Bridge over ocean
1 September 2014 CFA Institute Journal Review

Becoming a First-Class Noticer (Digest Summary)

  1. Marc L. Ross, CFA

There are a number of obstacles that interfere with the detection of ethical failures within an organization. The author outlines them and offers a series of steps to overcome them.

What’s Inside?

The inability to identify and address ethical failures within an organization begins slowly but may result in that organization’s undoing. The author suggests reasons for this inability and ways to remedy it.

How Is This Article Useful to Practitioners?

The saying that “from an acorn grows a mighty oak” could apply to the genesis and growth of an institution’s ethical lapses. If someone sees something that could be unethical, he or she should say something. Yet, there are reasons why many fail to do so. The author identifies six reasons.

  • Activities that could suggest an ethical fault line in an organization might in isolation be ambiguous, and the pursuit of such activities might be questionable.
  • What the author calls “motivational blindness” may hinder an objective viewpoint. Self-interest is often behind this flaw.
  • Conflicts of interest also affect objectivity. A real-world example is the business model of auditing firms; their job is to conduct an arm’s-length review of their clients’ operations, but at the same time, they often consult for those same clients to generate an ongoing revenue stream.
  • Questionable ethical judgment may often begin with small missteps designed to correct a relatively small issue. Executed with good intentions, the “remedy” may lead to disaster, such as occurred in the trading sides of investment banks. The author cites the examples of Jérôme Kerviel at Société Générale and Kweku Adoboli at UBS. Nick Leeson’s similar transgressions at Barings led to that bank’s demise.
  • More malicious is the practice of misdirection, in which one or more individuals make a request for the inclusion or exclusion of a particular service or provision in a client engagement under the guise of ordinary business conduct. Such a request may, in fact, be a ruse to cover unethical behavior. The author gives the example of a simple client request to use intellectual property that was outside the scope of the specific relationship and to which the owner acceded, but it turned out to be illegal.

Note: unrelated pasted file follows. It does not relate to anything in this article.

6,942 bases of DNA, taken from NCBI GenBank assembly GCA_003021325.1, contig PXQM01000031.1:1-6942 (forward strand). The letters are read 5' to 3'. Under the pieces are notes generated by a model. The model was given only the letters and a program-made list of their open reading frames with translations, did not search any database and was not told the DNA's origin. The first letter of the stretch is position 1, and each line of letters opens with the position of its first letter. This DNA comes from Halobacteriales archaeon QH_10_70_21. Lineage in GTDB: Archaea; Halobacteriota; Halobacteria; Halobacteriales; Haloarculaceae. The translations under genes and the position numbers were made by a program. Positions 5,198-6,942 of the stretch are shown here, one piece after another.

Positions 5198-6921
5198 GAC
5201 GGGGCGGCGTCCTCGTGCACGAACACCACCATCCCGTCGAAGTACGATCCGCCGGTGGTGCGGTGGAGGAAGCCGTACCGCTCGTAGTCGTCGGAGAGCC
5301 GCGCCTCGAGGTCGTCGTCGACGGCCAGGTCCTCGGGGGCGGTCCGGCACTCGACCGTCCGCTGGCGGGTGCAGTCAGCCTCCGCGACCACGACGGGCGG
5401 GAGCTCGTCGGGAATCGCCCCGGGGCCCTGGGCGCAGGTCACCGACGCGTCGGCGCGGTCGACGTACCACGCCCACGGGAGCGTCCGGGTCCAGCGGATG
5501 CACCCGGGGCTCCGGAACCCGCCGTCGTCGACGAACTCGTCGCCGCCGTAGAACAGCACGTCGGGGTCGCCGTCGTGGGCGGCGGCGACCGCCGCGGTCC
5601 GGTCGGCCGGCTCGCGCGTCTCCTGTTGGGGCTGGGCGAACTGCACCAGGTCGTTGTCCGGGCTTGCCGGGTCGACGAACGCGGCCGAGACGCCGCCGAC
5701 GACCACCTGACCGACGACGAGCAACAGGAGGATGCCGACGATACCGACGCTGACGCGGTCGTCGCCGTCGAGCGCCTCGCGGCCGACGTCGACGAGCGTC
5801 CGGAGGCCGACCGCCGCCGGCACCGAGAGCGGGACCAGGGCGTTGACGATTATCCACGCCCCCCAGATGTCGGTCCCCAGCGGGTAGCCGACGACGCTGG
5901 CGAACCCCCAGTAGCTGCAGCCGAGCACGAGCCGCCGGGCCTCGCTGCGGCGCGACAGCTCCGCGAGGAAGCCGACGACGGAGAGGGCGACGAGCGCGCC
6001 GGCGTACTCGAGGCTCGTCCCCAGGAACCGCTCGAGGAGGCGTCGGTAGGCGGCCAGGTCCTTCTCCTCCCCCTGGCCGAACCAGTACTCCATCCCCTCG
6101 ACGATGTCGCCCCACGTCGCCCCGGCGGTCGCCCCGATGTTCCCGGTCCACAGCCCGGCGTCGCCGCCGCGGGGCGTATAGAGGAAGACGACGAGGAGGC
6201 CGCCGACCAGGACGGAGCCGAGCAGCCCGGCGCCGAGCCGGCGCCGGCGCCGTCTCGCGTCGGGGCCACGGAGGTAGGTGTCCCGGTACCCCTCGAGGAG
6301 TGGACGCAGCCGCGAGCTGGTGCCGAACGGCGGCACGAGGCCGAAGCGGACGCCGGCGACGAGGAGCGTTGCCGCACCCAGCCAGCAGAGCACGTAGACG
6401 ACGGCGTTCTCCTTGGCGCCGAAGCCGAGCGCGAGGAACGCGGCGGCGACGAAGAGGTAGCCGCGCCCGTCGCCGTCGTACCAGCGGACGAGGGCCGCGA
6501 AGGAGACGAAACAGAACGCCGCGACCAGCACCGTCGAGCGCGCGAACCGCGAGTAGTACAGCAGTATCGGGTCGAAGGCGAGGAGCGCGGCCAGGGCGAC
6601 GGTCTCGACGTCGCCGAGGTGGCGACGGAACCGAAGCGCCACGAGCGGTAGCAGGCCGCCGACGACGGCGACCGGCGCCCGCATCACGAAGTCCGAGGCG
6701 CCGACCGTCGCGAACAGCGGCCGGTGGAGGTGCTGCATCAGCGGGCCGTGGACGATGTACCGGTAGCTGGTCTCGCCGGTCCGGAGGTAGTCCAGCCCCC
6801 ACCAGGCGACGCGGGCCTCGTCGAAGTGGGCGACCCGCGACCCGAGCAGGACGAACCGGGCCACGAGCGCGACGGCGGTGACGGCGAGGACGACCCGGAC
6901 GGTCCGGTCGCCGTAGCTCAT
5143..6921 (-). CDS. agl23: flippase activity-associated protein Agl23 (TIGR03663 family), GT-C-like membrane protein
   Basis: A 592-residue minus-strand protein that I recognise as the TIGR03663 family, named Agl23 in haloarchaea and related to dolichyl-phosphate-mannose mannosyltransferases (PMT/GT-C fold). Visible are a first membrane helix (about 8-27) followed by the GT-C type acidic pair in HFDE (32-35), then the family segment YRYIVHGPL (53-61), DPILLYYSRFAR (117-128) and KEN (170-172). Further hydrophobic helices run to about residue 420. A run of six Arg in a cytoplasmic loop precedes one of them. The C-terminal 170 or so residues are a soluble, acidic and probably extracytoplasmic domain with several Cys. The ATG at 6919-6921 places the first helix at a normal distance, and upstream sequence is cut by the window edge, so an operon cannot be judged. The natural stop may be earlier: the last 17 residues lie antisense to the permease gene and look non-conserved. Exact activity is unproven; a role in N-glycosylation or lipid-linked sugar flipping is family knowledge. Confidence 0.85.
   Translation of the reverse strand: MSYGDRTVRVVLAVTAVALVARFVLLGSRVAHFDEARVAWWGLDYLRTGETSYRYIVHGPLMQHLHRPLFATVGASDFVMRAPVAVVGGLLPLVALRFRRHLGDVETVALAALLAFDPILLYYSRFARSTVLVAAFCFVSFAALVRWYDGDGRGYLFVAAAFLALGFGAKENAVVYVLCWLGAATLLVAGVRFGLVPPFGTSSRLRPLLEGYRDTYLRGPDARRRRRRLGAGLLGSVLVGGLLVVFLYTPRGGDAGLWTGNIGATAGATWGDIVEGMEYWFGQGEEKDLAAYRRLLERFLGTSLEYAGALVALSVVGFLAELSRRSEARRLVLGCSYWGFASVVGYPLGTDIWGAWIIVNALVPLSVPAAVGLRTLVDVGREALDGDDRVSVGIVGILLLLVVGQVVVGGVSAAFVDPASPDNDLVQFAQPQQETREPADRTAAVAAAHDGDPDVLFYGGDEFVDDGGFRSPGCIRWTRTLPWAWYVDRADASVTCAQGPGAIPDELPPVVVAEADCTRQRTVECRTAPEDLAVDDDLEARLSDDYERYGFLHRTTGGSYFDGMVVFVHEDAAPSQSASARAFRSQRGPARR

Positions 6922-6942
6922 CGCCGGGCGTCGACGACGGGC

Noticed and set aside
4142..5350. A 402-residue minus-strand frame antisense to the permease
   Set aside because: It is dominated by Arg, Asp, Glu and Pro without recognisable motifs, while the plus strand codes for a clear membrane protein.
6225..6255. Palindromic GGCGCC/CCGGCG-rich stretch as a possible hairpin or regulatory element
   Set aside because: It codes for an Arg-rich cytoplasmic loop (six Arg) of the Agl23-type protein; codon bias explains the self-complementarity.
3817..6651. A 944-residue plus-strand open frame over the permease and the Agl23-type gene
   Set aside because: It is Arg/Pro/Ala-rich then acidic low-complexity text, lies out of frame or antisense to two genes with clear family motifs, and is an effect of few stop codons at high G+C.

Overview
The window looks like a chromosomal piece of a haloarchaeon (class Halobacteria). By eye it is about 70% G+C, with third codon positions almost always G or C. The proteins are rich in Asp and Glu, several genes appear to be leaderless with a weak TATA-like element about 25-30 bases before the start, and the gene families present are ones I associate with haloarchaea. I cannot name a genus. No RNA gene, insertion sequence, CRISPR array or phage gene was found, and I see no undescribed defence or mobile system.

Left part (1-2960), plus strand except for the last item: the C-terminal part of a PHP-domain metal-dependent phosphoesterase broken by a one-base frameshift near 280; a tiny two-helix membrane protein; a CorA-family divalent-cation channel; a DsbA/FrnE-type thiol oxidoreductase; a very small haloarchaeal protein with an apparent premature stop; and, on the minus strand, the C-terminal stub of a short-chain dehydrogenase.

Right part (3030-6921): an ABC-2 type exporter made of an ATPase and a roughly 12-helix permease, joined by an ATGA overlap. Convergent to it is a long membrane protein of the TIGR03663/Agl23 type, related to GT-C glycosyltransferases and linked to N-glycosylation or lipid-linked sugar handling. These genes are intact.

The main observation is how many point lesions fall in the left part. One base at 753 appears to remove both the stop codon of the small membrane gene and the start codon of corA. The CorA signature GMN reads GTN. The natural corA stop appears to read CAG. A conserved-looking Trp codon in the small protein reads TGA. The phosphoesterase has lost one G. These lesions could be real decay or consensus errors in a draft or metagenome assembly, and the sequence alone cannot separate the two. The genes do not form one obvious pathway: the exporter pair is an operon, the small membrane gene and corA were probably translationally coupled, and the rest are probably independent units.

• Most insidious is indirect harm that results from ethical oversights by multiple parties. In isolation, some may appear trivial, but when put together in mosaic fashion, they point to failure on a larger scale. The fire at a garment factory in Bangladesh a few years ago is a case in point, offering up a patchwork of missteps—from a lack of safety improvements on the part of the owner to lax governmental enforcement of safety standards to retailers trying to cut costs by purchasing clothing from the factory.

If the sources of ethical slips are many, the solutions are simple and few. To become what the author calls a “first-class noticer” entails increased and ongoing self-awareness and criticism, the heightened objectivity of an outsider, and the building and maintenance of such traits throughout an organization. There must not only be a process but also an expectation of everyone’s unconditional adherence to it.

Abstractor’s Viewpoint

An organization’s ethical culture can be its success or failure. Examples of the latter are too many, and there are fewer successes than there should be. The author’s process of identification and remedy is quite simple and adaptable to most any organization.

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